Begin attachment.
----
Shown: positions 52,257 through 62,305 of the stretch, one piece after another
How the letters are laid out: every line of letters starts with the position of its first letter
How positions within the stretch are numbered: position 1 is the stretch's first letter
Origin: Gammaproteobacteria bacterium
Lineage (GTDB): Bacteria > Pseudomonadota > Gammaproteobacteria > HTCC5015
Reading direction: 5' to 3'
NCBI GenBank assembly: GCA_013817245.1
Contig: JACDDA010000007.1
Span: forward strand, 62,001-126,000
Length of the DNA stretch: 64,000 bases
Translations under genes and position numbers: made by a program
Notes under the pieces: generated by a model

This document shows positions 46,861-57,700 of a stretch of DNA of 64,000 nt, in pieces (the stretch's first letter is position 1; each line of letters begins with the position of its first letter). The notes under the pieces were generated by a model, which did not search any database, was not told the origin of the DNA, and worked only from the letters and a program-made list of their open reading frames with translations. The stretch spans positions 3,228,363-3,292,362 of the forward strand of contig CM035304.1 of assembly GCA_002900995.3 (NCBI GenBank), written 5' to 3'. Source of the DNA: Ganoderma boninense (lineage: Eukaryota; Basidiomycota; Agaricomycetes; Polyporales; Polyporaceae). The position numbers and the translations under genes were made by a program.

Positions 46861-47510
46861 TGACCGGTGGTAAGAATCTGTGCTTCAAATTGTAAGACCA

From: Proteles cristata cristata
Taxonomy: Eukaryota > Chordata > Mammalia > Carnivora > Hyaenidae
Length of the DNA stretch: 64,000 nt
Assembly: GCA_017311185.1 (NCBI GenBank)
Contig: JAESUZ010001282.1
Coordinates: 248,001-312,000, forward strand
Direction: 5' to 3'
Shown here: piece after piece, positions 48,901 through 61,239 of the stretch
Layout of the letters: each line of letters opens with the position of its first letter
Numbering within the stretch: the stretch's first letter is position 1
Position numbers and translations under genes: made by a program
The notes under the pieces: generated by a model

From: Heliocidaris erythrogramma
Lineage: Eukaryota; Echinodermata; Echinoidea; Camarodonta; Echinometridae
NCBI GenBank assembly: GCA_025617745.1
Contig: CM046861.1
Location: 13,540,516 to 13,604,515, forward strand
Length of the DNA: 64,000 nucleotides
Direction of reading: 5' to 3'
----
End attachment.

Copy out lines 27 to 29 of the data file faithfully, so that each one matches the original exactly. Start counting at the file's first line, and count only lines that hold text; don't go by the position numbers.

The notes under the pieces: generated by a model

From: Heliocidaris erythrogramma
Lineage: Eukaryota; Echinodermata; Echinoidea; Camarodonta; Echinometridae